Wednesday, July 13, 2005

Luskin: Cooper burned Rove in Plame-Out

Karl Rove's attorney, Robert Luskin, is offering yet another spin on Rove's discussions with reporters that is so wild, I'm getting dizzy. According to Luskin, Time reporter Matther Cooper "burned" Rove & intentionally mischaracterized the discussion & administration in the article he finally published.

In an interview with National Review Online, Luskin compared the contents of a July 11, 2003, internal Time e-mail written by Cooper with the wording of a story Cooper co-wrote a few days later. "By any definition, he burned Karl Rove," Luskin said of Cooper. "If you read what Karl said to him and read how Cooper characterizes it in the article, he really spins it in a pretty ugly fashion to make it seem like people in the White House were affirmatively reaching out to reporters to try to get them to them to report negative information about Plame."
It sounds more like Luskin is reading the blogs and rapidly becoming aware that Cooper's now infamous email about the "super double secret background" Rove gave him doesn't read they way BushCo wants to interpret it, especially in context with Cooper's article. Luksin prefers to assert that Rove's warning not to get "too far out on Wilson" supports Rove's claims he was trying to get Time not to print that Cheney or Tenent authorized former Ambassador Joe Wilson's trip to Niger instead of trying to undermining Wilson's report, but that doesn't seem to be a theory anyone aside from Freepers/Republican party leaders finds believable. [emphasis added]
"Spoke to Rove on double super secret background for about two mins before he went on vacation..." Cooper said that Rove had warned him away from getting "too far out on Wilson," and then passed on Rove's statement that neither Vice President Dick Cheney nor CIA Director George Tenet had picked Wilson for the trip; "it was, KR said, wilson's wife, who apparently works at the agency on wmd issues who authorized the trip." Finally — all of this is according to the Newsweek report — Cooper's e-mail said that "not only the genesis of the trip is flawed an[d] suspect but so is the report. he [Rove] implied strongly that there's still plenty to implicate iraqi interest in acquiring uranium fro[m] Niger..."
A few days after sending the e-mail, Cooper co-wrote an article headlined "A War on Wilson?" that appeared on Time's website. The story began, "Has the Bush administration declared war on a former ambassador who conducted a fact-finding mission to probe possible Iraqi interest in African uranium? Perhaps."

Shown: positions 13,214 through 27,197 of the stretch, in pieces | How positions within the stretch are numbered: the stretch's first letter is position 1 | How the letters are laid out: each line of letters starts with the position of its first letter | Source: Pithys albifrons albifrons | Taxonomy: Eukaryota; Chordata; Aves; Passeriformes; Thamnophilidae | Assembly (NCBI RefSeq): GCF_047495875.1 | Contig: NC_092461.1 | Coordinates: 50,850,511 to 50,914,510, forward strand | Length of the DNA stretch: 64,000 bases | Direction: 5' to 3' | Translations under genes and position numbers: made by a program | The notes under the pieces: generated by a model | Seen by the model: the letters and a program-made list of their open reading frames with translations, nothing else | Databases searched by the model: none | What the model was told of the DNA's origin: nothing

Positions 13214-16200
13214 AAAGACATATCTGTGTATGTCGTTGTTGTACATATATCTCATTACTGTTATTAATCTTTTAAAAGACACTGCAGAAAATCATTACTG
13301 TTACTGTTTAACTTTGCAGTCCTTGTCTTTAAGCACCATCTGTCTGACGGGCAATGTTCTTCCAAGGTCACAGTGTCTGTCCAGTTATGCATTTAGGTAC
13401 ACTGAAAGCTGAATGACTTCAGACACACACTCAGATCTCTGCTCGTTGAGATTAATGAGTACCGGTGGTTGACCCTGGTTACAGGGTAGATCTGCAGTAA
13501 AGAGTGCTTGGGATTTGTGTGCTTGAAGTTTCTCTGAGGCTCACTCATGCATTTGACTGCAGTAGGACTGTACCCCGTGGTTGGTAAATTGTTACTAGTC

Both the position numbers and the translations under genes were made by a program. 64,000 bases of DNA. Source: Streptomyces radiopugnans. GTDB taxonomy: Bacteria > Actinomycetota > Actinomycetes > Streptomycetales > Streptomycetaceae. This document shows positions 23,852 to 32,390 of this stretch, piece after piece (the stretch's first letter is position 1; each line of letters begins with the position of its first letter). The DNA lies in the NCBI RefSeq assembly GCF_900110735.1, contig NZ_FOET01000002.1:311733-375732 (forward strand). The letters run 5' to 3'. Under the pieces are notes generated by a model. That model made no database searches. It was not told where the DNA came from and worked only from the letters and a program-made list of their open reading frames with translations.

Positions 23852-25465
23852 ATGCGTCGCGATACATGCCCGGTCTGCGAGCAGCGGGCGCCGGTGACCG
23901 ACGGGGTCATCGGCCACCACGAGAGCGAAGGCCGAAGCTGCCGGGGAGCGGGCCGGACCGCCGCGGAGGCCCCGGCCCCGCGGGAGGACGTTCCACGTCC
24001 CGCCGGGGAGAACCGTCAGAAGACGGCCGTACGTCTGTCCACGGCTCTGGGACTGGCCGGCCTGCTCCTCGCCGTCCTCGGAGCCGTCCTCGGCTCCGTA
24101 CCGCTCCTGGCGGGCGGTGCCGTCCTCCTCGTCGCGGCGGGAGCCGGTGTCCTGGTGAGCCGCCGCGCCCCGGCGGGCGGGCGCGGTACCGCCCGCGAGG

The story goes on to say [emphasis added]
Former Ambassador Joseph C. Wilson raised the Administration's ire with an op-ed piece in The New York Times on July 6 saying that the Administration had "twisted" intelligence to "exaggerate" the Iraqi threat. Since then Administration officials have taken public and private whacks at Wilson, charging that his 2002 report, made at the behest of U.S. intelligence, was faulty and that his mission was a scheme cooked up by mid-level operatives. George Tenet, the director of the Central Intelligence Agency, took a shot at Wilson last week as did ex-White House Press Secretary Ari Fleischer. Both contended that Wilson's report on an alleged Iraqi effort to purchase uranium from Niger, far from undermining the president's claim in his State of the Union address that Iraq sought uranium in Africa, as Wilson had said, actually strengthened it. And some government officials have noted to TIME in interviews, (as well as to syndicated columnist Robert Novak) that Wilson's wife, Valerie Plame, is a CIA official who monitors the proliferation of weapons of mass destruction. These officials have suggested that she was involved in her husband's being dispatched Niger to investigate reports that Saddam Hussein's government had sought to purchase large quantities of uranium ore, sometimes referred to as yellow cake, which is used to build nuclear devices.
Luskin claims that the fact Cooper initially contacted Rove to discuss welfare reform and the conversation then diverted to Wilson (a change in topic directed by Cooper according to Luskin) substantiates Rove's claim neither he, nor anyone at the White House, was trying to get Plame's name out in public [or undermine Wilson's report by linking her to his trip].
"Look at the Cooper e-mail," Luskin continues. "Karl speaks to him on double super secret background...I don't think that you can read that e-mail and conclude that what Karl was trying to do was to get Cooper to publish the name of Wilson's wife."
What one can conclude from the email (especially in context with the story) is that Rove was most definitely trying to undermine the credibility Wilson and his report (which is more credible than Bush, Cheney & Tenent's statements on the matter prior to 12Jul03) by indicating his wife, who was an official working on WMD, was the mid-level operative who "cooked up a scheme". What one can conclude from Bob Novak's announcement of Plame's name and relationship to the trip is that Rove wasn't the only senior level administration official trying to do exactly the same thing.

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